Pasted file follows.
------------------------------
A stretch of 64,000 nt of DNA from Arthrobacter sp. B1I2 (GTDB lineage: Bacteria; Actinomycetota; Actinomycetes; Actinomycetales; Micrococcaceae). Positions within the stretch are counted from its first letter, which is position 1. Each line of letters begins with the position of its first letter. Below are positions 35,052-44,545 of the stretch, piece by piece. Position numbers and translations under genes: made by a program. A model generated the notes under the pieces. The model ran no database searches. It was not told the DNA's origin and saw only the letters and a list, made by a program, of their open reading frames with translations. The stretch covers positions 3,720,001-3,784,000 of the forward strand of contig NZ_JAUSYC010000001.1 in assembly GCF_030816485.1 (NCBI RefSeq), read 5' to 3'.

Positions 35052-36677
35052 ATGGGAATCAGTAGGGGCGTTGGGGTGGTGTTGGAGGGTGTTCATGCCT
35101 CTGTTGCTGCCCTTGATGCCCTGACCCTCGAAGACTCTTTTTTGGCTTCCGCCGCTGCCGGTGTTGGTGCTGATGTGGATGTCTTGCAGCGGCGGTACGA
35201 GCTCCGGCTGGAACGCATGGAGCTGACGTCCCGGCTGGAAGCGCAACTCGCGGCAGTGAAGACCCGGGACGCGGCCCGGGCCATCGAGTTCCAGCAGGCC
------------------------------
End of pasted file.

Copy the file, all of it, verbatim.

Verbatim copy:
A stretch of 64,000 nt of DNA from Arthrobacter sp. B1I2 (GTDB lineage: Bacteria; Actinomycetota; Actinomycetes; Actinomycetales; Micrococcaceae). Positions within the stretch are counted from its first letter, which is position 1. Each line of letters begins with the position of its first letter. Below are positions 35,052-44,545 of the stretch, piece by piece. Position numbers and translations under genes: made by a program. A model generated the notes under the pieces. The model ran no database searches. It was not told the DNA's origin and saw only the letters and a list, made by a program, of their open reading frames with translations. The stretch covers positions 3,720,001-3,784,000 of the forward strand of contig NZ_JAUSYC010000001.1 in assembly GCF_030816485.1 (NCBI RefSeq), read 5' to 3'.

Positions 35052-36677
35052 ATGGGAATCAGTAGGGGCGTTGGGGTGGTGTTGGAGGGTGTTCATGCCT
35101 CTGTTGCTGCCCTTGATGCCCTGACCCTCGAAGACTCTTTTTTGGCTTCCGCCGCTGCCGGTGTTGGTGCTGATGTGGATGTCTTGCAGCGGCGGTACGA
35201 GCTCCGGCTGGAACGCATGGAGCTGACGTCCCGGCTGGAAGCGCAACTCGCGGCAGTGAAGACCCGGGACGCGGCCCGGGCCATCGAGTTCCAGCAGGCC